How to Upcycle While Renovating – And Why You Should

Remodeling a home can increase its value and make it more comfortable and stylish, but the process has its own risks. Harmful materials can exist in any building, and specific hazards depend on factors like the home’s age, history and construction. Whether it’s a do-it-yourself project or a big job by a contractor, it pays to check everything out before the work begins and while it continues.

Staying Safe During a Renovation

The first step to staying safe during a home renovation is good preparation. For residents, that means finding a place to live or providing precautions like good ventilation, safety masks, and screens to keep dust particles from spreading throughout the house. It also helps to choose green supplies and avoid tracking debris into the house from the outside.

To ensure safety, the people doing the work should gather the right supplies, check the equipment to see if it works properly, and arrange for necessary safety gear like earplugs and safety goggles. They can also make sure ladders, saws and other supplies are safe for workers and residents.

Upcycling Used Materials in Renovations

Thanks to home decorating shows, reusing architectural scraps like old windows and shiplap siding makes it easier for homeowners to add vintage charm to contemporary homes or get rid of materials being removed from older ones. Likewise, woodworkers and craft enthusiasts prize rustic boards and old hardware for building everything from plate racks and farmhouse tables to picture frames and wall hangings. In the world of salvaged building materials, antique doors become headboards, and painted furniture gets a new lease on life. This trend, known as upcycling, is especially good for the budget and the landfill. Upcycling can help with waste management throughout the world, ensuring we are putting these materials and products to good use before properly recycling or disposing of them.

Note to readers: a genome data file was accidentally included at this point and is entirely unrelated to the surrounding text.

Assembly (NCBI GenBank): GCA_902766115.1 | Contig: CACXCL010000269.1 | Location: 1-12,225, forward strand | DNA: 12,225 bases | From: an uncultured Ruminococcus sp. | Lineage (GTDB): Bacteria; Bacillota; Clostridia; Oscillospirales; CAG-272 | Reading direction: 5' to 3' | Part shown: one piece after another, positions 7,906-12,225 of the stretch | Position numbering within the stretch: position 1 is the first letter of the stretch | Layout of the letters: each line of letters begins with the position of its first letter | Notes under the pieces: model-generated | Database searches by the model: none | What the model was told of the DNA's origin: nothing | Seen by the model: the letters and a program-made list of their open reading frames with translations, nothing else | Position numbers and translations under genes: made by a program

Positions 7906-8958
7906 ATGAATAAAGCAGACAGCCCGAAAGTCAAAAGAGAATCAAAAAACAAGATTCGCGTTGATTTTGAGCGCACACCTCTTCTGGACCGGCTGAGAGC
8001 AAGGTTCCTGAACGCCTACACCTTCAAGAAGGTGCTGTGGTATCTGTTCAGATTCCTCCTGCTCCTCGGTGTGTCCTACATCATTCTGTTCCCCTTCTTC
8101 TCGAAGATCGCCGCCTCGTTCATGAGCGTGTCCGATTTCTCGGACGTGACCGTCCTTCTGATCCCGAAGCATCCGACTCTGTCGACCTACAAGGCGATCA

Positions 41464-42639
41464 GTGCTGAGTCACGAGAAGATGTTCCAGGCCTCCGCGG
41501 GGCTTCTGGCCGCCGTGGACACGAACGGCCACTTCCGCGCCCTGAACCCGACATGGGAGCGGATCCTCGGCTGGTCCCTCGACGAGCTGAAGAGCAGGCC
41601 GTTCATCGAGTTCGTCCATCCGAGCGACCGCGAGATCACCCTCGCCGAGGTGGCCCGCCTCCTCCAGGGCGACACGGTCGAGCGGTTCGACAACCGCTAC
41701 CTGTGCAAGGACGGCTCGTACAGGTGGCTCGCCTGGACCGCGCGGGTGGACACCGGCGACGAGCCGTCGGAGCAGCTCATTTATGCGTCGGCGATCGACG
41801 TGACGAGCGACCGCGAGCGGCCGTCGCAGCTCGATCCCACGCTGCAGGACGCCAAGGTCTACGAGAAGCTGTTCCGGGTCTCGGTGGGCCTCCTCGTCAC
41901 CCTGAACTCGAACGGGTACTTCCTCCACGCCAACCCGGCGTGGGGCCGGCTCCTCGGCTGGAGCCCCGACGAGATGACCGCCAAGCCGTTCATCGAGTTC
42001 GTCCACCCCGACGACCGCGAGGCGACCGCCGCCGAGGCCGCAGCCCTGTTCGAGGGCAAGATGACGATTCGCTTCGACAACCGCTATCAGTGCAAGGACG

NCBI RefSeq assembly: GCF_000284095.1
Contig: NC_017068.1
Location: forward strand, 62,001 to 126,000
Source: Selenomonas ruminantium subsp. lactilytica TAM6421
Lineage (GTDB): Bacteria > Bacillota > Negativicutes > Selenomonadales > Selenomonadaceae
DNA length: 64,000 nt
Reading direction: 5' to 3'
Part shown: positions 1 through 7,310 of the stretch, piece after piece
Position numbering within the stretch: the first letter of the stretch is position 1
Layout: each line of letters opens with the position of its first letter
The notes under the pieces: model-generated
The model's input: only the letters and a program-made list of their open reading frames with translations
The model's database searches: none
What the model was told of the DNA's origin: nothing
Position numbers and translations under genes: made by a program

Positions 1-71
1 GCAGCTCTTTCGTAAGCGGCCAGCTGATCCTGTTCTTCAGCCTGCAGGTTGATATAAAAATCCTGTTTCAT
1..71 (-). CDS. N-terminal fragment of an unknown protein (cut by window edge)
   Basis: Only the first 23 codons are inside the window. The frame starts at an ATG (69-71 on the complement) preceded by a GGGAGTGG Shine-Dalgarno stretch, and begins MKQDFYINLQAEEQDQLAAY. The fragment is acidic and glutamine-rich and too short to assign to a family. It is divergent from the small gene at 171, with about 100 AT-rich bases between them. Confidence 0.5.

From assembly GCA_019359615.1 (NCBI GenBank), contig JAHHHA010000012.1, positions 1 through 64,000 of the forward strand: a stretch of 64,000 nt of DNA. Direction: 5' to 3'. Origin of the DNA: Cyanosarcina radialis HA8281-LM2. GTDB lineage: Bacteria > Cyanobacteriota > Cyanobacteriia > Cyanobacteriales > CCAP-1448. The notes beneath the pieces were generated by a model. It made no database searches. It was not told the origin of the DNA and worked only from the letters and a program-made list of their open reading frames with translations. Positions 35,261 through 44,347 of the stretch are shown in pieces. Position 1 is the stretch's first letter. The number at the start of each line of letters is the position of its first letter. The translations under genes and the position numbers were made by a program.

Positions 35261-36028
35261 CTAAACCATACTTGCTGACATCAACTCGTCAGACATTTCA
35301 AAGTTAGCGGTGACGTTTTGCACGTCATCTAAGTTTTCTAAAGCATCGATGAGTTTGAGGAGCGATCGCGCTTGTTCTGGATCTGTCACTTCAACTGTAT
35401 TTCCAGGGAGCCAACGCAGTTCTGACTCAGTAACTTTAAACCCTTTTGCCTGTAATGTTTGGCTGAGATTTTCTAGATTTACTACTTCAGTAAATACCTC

Why Upcycle? 

It may seem easier to just buy new materials and toss out the old, but upcycling is all the rage these days for a reason, or multiple reasons really. Most important for many homeowners is the fact that you can save money. Instead of buying brand new bookshelves, which can cost hundreds, you can upcycle an old salvaged door and some barn wood to make something that costs less.

And that upcycled book case will look much more interesting than anything you can buy in a new furniture store. You’ll have something truly unique that no one else has. The creativity that you get to use in crafting these upcycled objects is another benefit of doing it. Upcycling is truly a creative hobby.

Of course, there are also altruistic reasons for upcycling. By reusing old materials you are reducing what goes into landfills. And by not buying the new products, you also make a positive environmental impact in saving resources.

Precautions When Reusing Old Materials

While reusing old materials and products can seem like an exciting treasure hunt for trendy utilities and décor, there are hidden risks that that you should be on the lookout for when using older products that may contain harmful toxins or fibers, such as asbestos. This fire-resistant mineral used in building materials during the 20th century is especially dangerous when it’s disturbed or disintegrating because it’s tiny particles become airborne. When inhaled, the fibers can become embedded in the lungs and cause mesothelioma, a deadly cancer that affects the lining of the lungs and chest cavity. Lead paint, especially when flaking or being sanded, can cause neurological problems and learning disabilities in children. Pregnant women are also susceptible to lead poisoning.

When to Call the Professionals

Environmental rules and regulations vary, and city or state codes may not be the same as federal ones. While it may be legal for homeowners to remove toxic chemicals like asbestos or lead paint, it may not be a good idea. Licensed professionals can identify toxic materials, advise homeowners how to remove and recycle them, and monitor the job while it is in progress.

The Environmental Protection Agency (EPA) provides information on a wide range of hazards in the home. It also advises homeowners on how to find qualified home inspectors, how to recycle hazardous waste, and what to look for when buying or renting a home.

Renovations make toxic chemicals and building supplies even more dangerous because the process disrupts the material and releases toxins into the air. Remodeling also makes it more likely toxic dust will tracked around the house. While removing and recycling environmental hazards can be expensive, it’s impossible to put a price on a family’s safety.

Freelance Author: Natalie Emery